Stepping Away from

Tony Stubblebine
7 min readJul 11, 2022

Starting today, Coach Kendra Kinnison is taking over as CEO of I will stay on the board but am stepping away from day-to-day operations.

Kendra is one of our first coaches, our most successful coach, the author and instructor of our habit coach certification, and one of the highest integrity people I’ve ever worked with. I am delighted that she has agreed to take forward. Here is her letter to the community.

Her energy and passion for coaching and habits will serve the community well. Habit tracking will continue, the coaching directory will continue, and coach training will continue. The community is in great hands.

I need to start by saying how grateful I am to all of the people who have joined me along the way.

We had great investors who helped us get this idea off the ground. Then my co-founder, Jon, was instrumental in getting us established. Then there was an early team of employees and contractors who brought the vision to life.

Then, when we added in coaching, the community of coaches contributed many of the best ideas and knowhow. That’s evidenced today with Kendra taking over.

A lot of the early people have moved on and I’m joining them. I think everyone who contributed in the past knows how many lives they touched. We’ve helped millions of people achieve their goals. That’s a bigger impact than I ever expected to make with my life and it couldn’t have been done without a great team for these many years. Now with Kendra, our ideas will live on.

I’m not ready to say what I’m moving toward next, but I do want to reminisce a bit about this company.

On February 27th of 2010, I entered the first check-in, “ten or more todos in the last hour.” That was the genesis of positive reinforcement as a shaping function for my own behavior.

That turned into a tiny project called Mibbles, which turned into a funded startup called Lift, which morphed into a profitable small business called

It’s hard to claim that we are the inventors of habit tracking for mobile phones given that we had so much inspiration. But we were the first credible app and definitely created the blueprint. Now there are 50+ habit tracking apps in the Apple Store. I think our coaching does the most to help your habits stick, but all these others are solid as standalone apps.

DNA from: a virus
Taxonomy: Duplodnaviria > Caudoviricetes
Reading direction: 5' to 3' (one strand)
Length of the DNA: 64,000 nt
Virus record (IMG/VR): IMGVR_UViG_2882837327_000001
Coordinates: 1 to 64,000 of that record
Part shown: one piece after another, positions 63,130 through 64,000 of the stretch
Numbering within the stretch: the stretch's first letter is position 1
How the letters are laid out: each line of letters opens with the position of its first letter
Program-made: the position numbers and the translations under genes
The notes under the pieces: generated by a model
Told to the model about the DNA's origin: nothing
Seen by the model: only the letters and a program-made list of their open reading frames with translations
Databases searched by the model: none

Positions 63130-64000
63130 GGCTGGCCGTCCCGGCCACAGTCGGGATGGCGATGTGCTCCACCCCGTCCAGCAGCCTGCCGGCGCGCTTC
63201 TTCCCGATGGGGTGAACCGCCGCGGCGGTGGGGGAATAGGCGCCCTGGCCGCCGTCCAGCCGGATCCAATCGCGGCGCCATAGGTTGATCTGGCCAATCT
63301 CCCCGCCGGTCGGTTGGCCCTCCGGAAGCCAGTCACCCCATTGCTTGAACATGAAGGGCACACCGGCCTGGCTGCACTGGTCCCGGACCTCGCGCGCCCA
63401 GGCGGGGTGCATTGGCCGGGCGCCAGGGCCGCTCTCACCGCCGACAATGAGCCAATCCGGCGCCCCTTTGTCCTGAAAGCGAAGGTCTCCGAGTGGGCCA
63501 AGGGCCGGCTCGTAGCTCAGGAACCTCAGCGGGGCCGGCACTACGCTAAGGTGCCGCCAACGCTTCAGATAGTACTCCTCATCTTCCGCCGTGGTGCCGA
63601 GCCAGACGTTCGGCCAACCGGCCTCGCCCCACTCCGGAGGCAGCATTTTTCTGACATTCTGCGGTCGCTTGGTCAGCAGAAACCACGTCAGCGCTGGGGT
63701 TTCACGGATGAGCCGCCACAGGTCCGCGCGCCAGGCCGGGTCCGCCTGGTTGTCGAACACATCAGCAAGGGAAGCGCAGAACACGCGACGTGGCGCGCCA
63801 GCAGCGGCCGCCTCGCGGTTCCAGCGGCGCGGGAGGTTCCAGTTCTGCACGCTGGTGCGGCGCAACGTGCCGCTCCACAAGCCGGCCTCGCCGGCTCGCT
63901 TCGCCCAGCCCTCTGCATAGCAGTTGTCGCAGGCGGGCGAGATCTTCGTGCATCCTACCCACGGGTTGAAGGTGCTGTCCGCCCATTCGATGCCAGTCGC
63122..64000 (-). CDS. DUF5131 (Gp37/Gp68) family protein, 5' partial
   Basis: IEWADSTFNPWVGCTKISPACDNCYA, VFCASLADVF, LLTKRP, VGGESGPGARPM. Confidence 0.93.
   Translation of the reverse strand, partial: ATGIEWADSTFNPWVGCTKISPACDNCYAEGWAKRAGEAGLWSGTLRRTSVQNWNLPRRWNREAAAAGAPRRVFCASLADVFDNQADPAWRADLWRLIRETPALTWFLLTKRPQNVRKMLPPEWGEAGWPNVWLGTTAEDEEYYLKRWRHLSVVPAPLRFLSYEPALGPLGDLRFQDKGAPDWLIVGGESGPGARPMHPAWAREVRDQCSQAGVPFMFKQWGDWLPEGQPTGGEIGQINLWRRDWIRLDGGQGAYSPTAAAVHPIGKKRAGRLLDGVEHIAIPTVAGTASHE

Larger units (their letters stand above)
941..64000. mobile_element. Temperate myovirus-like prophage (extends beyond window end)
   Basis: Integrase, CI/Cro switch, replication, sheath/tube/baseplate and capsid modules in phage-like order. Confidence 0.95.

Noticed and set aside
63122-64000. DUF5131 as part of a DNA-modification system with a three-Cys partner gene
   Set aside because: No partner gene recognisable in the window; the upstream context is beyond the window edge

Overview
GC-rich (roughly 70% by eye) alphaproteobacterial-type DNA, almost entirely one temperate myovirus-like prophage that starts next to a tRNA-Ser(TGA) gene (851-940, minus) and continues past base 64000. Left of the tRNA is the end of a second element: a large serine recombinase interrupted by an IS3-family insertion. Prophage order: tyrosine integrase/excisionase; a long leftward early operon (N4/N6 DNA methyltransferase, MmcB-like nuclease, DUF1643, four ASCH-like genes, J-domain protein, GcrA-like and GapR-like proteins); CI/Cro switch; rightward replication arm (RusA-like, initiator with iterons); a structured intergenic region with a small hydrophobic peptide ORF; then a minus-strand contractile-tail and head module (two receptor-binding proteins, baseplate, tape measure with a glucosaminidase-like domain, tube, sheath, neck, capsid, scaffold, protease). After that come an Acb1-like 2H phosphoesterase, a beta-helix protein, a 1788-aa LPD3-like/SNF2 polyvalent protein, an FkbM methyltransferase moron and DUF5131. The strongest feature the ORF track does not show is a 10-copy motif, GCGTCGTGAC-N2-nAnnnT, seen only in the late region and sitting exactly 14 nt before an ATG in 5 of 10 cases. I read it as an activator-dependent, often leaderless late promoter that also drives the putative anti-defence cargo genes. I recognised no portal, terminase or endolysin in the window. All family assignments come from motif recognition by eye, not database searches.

I saw one other habit tracker recently claim that they invented the “big check-in button,” and I just laughed. My dude, we invented that in 2012 to give the act of checking in a sense of gravitas.

Also, we stole the check-in concept from FourSquare and applied it to habits.

We also set the blueprint for swipe to check-in. We “swiped” that from todo list apps.

We set the blueprint for streaks as a primary motivator a la the don’t break the chain concept.

The last major idea, also swiped, was that people in the same habit were an ad-hoc community that could support each other. That we swiped from an early goal setting app called 43Things.

We also invented coaching over text messaging. I feel more confident in taking credit for this.

Other people had tried “e-coaching,” but they hadn’t cracked the code. We figured it out, with the help of our early coaches. So now, the fundamentals of how to relate and connect to clients over text messaging are well known. That opens up a huge world of new coaching possibilities and, most importantly, makes coaching accessible to many more people.

Most people can’t afford $250 coaching sessions. Many more people can afford a month of habit coaching for $87.

One early moment stands out.

I spoke at a conference, and afterward, someone in the audience pulled me aside. With intense earnestness, they told me that our app had saved their life. They were struggling to stay sober, and it was the habits they tracked in Lift that kept them from falling backward. It’s the earnestness that stuck with me, and I still keep the AA chip they gave me on my desk.

It was the first time that I had come face to face with what it means to change another person’s life. Of course, I expected to change people’s lives, but it was all a little abstract because when you build software, you often don’t meet very many of your users.